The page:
The changing face of Cosatu

2012-09-15 15:50

Labour federation Cosatu’s members are changing as an increasing amount of public-sector workers join its affiliates.

Its members were once primarily workers from the mining and manufacturing industries. But today, a Cosatu member is increasingly likely to be a literate civil servant who is about 40 years old and earns more than R5 000 a month.

The federation is pondering its membership as it heads into its national congress in Midrand tomorrow.

The changing face of Cosatu members is revealed in both its Naledi report on the state of Costau affiliates and this year’s Workers’ Survey.


The two reports reveal that Cosatu’s representation in the public sector has increased from 78 000 members in
1991 to 930 357 this year.

This means that 42% of the organisation’s 2.2 million members are from the public sector, compared to just 6% two decades ago.

Nine Cosatu affiliates organise in the public sector, among them police and prison workers’ union Popcru, which grew by more than 20 000 members between last year and this year.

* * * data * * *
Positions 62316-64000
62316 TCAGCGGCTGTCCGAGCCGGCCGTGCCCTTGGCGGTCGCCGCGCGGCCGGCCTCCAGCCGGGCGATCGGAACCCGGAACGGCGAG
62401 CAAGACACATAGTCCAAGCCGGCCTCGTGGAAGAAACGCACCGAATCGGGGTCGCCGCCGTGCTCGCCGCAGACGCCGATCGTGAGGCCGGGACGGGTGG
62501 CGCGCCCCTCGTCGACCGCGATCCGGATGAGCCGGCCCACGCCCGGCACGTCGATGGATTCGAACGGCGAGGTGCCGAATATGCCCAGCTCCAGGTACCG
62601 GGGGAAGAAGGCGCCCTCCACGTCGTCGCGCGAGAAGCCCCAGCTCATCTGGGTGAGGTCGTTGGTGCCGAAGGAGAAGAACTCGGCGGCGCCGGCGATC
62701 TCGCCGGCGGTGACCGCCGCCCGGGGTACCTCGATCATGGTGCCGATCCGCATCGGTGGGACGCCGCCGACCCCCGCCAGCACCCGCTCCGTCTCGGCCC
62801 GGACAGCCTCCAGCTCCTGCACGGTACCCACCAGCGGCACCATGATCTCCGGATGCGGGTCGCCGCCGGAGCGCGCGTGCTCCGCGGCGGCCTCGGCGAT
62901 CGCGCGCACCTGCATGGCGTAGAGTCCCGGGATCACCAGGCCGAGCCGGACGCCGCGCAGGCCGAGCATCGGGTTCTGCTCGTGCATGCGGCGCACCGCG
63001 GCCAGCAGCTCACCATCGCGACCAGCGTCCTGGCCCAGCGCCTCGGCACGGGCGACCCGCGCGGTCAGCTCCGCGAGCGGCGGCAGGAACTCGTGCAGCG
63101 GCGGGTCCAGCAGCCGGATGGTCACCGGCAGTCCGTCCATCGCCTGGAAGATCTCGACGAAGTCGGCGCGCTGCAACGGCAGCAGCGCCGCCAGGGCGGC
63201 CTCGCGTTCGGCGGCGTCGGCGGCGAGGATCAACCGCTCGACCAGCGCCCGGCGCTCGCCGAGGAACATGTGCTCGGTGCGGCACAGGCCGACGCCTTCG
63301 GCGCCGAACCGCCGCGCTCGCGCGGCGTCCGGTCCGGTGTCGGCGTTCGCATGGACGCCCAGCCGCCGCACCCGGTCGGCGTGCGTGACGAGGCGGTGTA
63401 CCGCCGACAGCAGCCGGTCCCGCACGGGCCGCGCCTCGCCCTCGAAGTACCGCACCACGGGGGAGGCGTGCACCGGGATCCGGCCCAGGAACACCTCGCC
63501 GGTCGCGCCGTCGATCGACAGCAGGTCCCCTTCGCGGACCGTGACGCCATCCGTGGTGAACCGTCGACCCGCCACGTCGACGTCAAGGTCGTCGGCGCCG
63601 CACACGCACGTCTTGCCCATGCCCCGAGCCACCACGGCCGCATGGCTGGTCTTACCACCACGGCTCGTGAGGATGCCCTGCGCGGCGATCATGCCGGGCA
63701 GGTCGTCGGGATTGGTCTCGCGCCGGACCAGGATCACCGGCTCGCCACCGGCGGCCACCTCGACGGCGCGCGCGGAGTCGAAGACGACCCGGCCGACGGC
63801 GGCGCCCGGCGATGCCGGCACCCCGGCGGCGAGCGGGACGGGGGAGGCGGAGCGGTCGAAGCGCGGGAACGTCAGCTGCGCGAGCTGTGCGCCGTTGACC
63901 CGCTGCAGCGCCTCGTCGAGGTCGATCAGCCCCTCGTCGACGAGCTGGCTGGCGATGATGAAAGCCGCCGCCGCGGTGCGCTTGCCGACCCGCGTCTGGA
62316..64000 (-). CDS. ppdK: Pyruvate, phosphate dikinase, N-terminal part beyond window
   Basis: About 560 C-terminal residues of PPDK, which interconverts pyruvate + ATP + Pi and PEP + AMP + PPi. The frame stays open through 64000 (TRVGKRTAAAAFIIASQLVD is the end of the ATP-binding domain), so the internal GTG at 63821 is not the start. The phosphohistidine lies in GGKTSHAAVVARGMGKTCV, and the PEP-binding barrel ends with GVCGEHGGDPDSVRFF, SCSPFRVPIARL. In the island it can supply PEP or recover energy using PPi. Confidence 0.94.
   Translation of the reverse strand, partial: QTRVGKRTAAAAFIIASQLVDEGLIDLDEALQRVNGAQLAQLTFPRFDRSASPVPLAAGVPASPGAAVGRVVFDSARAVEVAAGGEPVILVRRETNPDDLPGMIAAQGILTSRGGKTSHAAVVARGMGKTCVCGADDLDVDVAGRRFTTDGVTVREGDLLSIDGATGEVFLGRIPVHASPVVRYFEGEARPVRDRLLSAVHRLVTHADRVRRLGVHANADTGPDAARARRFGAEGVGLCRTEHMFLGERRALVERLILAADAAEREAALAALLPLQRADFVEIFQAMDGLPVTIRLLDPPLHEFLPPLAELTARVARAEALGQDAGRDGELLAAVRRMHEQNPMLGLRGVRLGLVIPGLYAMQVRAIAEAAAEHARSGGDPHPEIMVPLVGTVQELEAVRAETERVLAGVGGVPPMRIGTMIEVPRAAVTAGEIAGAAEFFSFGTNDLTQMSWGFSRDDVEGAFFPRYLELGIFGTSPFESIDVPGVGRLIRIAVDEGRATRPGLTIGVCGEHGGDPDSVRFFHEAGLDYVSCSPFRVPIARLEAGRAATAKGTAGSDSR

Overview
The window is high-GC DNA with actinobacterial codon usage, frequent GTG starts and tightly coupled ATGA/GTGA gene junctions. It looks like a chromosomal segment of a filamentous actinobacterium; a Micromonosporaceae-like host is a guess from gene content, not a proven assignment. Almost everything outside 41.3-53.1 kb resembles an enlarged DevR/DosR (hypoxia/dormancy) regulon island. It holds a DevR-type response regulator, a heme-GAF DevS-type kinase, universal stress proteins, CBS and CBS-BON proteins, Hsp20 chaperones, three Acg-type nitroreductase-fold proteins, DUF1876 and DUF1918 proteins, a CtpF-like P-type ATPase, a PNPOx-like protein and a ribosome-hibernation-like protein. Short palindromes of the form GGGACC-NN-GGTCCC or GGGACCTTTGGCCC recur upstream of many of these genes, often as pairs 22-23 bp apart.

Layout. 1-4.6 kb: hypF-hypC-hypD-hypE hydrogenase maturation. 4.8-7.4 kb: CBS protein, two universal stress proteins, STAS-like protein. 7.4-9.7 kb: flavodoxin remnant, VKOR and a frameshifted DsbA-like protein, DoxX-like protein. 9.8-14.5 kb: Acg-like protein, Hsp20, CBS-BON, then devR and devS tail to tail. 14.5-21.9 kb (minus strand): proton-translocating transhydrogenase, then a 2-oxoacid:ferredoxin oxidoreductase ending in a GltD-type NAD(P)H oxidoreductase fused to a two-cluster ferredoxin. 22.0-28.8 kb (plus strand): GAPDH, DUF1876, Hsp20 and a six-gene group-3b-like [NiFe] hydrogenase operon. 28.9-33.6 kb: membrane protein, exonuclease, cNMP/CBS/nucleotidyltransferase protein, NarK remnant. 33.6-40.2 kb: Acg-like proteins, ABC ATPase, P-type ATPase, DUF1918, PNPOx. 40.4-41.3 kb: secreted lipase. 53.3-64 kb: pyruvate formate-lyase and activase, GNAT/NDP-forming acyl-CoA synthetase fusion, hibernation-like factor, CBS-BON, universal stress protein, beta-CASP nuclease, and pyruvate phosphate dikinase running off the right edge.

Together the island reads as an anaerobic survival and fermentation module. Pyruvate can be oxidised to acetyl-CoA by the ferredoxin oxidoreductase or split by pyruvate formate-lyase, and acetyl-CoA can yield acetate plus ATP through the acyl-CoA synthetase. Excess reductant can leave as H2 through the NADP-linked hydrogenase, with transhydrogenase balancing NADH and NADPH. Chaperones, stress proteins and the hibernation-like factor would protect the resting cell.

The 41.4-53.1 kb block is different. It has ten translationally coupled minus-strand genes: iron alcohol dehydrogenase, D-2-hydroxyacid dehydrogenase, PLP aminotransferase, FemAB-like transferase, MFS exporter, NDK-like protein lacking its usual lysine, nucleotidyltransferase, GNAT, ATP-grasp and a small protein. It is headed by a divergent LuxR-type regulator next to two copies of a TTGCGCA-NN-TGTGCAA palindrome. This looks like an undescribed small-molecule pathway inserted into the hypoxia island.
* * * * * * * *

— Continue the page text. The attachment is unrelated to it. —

Others, like the SA Municipal Workers’ Union and the SA Democratic Teachers’ Union, also grew by between 14 000 and 20 000 members respectively in this period.

The fast growth of membership in the public sector threatens to erode the traditional Cosatu member profile.

“The growth in the public sector can be attributed to the fact that unions were previously barred from organising in the public sector under apartheid.

"It is important for Cosatu to reflect on what this changing composition means for the federation’s orientation,” said Cosatu general secretary Zwelinzima Vavi in his draft secretariat report to be discussed at the congress.

The organisation is also trying to attract more young members.

In his secretariat report, Vavi spoke of a “worrying under-representation of young workers”.

Only 10% to 20% of young workers were members of Cosatu affiliates, the Workers’ Survey found.

It also found that only one in seven Cosatu members were younger than 30.

“These statistics on age should be a real wake-up call for us. We are clearly not doing enough to attract young workers,” Vavi said in the report.

Another cause for concern, according to the Naledi report, is that Cosatu is failing to organise properly among the poorest of the poor.

“What remains dismal is the level of unionisation in the agriculture, construction, retail and domestic-services industries,” it said in the report.

The congress runs until Thursday.

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